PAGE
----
Jeffrey Jupp's TUPE resource

London Borough of Barnet v Unison EAT – 5 March 2014


This case concerns the starting point for making a protective award under s. 188 of the Trade Union and Labour Relations (Consolidation) Act 1992  and compensation under Reg 15 of TUPE.

The Facts

The Council engaged in both redundancy and TUPE consultation exercises.   It provided some information as required under s. 188 of the 1992 Act and Reg 13 but did not provide agency worker information as required under Reg 13(2A).    The ET recognised that the starting point of the maximum award should be reserved for the cases where there had been no consultation, however, its reasoning was then:

We also accept that Susie Radin indicates that we start with a maximum only where there is no consultation and that cannot be said to be the position in this case.  Having said that we are not quite sure where we should start if we do not start with the maximum and work down.  It was not put to us by either of the Respondents’ representatives that there was a better place to start and given that in our view this is a relatively serious failure we do indeed start with the maximum.”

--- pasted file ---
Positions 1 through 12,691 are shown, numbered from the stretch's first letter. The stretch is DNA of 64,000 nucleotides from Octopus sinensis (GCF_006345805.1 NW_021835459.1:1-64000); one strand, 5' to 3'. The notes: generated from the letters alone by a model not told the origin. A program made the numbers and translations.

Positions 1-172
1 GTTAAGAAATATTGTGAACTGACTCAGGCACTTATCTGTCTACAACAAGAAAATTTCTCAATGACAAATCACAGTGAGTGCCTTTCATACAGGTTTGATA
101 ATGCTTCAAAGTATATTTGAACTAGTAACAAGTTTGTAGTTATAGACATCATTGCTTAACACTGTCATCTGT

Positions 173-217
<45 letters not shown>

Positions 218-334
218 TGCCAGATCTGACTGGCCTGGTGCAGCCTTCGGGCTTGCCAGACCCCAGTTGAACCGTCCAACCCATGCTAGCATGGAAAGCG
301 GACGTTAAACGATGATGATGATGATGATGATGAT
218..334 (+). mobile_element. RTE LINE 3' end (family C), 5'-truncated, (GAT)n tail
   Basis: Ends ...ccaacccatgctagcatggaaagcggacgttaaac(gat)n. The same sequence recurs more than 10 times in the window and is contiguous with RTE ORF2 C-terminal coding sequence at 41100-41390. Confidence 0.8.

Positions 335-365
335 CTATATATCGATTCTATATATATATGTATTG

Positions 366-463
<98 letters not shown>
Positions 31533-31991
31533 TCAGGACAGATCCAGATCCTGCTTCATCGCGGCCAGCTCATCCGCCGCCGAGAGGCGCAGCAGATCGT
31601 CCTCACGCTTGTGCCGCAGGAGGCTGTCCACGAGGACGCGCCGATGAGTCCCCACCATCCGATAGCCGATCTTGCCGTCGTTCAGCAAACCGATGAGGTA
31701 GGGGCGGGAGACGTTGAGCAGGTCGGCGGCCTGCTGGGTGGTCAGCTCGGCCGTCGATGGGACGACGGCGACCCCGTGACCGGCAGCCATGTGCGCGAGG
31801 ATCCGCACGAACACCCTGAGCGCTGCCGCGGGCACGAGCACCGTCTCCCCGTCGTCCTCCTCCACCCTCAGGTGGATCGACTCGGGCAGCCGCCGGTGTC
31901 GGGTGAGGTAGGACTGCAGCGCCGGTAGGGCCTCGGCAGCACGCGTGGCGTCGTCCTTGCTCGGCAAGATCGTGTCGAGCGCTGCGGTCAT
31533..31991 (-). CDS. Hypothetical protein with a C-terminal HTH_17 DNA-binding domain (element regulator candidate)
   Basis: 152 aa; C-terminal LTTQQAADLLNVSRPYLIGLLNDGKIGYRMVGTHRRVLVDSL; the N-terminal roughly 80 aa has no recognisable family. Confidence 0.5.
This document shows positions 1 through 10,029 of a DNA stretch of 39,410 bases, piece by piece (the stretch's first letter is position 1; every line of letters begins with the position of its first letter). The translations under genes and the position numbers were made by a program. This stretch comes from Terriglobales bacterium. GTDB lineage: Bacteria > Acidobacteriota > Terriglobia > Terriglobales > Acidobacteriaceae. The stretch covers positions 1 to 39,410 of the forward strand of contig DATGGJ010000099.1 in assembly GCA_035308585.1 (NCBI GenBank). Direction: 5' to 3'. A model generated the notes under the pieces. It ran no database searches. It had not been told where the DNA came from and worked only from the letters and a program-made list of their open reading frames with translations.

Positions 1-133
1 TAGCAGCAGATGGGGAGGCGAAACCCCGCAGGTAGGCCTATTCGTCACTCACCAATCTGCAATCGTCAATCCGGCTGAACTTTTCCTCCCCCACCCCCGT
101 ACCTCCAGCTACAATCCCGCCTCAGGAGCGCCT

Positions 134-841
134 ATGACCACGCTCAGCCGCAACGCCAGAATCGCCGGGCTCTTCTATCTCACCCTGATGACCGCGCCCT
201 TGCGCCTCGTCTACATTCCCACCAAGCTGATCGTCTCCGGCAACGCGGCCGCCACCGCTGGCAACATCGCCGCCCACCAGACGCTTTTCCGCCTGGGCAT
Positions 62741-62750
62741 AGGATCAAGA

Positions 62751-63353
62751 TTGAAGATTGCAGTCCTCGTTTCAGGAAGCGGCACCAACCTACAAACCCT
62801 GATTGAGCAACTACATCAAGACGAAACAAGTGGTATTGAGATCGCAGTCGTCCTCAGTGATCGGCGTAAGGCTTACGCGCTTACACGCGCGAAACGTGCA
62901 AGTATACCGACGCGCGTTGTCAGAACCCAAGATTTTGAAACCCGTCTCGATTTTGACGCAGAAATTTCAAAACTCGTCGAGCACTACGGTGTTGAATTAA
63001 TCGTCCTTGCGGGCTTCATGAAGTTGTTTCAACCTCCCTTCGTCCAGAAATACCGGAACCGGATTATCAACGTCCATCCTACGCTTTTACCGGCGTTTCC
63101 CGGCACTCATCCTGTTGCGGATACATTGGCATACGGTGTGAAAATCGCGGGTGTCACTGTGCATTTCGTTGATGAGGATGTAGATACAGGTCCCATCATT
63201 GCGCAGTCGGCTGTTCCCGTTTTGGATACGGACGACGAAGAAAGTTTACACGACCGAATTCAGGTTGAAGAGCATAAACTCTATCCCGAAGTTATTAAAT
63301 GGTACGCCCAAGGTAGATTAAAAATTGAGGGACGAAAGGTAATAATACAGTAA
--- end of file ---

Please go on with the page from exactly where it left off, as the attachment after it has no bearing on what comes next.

In the absence of guidance the ET therefore started at the maximum award and worked down. It held that the information was relatively easy to produce, that the union had asked for the information, and that it was required for consultation.  It regarded the failure as relatively serious and made awards of 40 and 50 days pay in respect of the failure to comply with Reg 13(2A).

The EAT Judgment

The EAT held that the tribunal was in error.  In Susie Radin it was held that the maximum award should be reserved for cases where there had been no consultation.  Further, in Todd v Strain § 29 it was held that where there had been some compliance ETs should not mechanically start at the maximum award and work down.  The EAT remitted the case back to the ET but in doing so did not provide any further guidance.


A breach of Reg 13 will encompass cases where there has been a breach of the most technical nature to cases of no compliance at all.  The difficulty this ET had was where to start on the scale where there had been some compliance.  The EAT did not, regrettably offer it much assistance when remitting back.

Link to judgment


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